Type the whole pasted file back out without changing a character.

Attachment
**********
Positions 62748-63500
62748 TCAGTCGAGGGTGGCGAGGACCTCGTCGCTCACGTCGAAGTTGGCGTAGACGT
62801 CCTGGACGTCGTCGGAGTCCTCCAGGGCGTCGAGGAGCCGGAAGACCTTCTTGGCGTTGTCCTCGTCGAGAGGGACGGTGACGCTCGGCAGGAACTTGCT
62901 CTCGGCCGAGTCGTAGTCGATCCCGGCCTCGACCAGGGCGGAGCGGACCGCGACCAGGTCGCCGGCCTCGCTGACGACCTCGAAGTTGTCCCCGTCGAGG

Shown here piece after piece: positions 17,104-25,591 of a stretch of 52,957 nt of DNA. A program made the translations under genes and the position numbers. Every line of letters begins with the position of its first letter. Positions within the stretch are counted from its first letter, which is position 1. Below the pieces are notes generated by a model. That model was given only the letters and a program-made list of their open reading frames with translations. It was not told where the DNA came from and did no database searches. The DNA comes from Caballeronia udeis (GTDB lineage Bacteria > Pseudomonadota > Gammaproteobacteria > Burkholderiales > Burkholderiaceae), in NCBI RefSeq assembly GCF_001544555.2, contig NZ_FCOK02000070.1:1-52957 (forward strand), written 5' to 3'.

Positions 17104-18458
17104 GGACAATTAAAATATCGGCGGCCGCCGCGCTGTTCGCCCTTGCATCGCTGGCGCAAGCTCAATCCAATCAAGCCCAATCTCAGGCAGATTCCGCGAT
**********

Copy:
Positions 62748-63500
62748 TCAGTCGAGGGTGGCGAGGACCTCGTCGCTCACGTCGAAGTTGGCGTAGACGT
62801 CCTGGACGTCGTCGGAGTCCTCCAGGGCGTCGAGGAGCCGGAAGACCTTCTTGGCGTTGTCCTCGTCGAGAGGGACGGTGACGCTCGGCAGGAACTTGCT
62901 CTCGGCCGAGTCGTAGTCGATCCCGGCCTCGACCAGGGCGGAGCGGACCGCGACCAGGTCGCCGGCCTCGCTGACGACCTCGAAGTTGTCCCCGTCGAGG

Shown here piece after piece: positions 17,104-25,591 of a stretch of 52,957 nt of DNA. A program made the translations under genes and the position numbers. Every line of letters begins with the position of its first letter. Positions within the stretch are counted from its first letter, which is position 1. Below the pieces are notes generated by a model. That model was given only the letters and a program-made list of their open reading frames with translations. It was not told where the DNA came from and did no database searches. The DNA comes from Caballeronia udeis (GTDB lineage Bacteria > Pseudomonadota > Gammaproteobacteria > Burkholderiales > Burkholderiaceae), in NCBI RefSeq assembly GCF_001544555.2, contig NZ_FCOK02000070.1:1-52957 (forward strand), written 5' to 3'.

Positions 17104-18458
17104 GGACAATTAAAATATCGGCGGCCGCCGCGCTGTTCGCCCTTGCATCGCTGGCGCAAGCTCAATCCAATCAAGCCCAATCTCAGGCAGATTCCGCGAT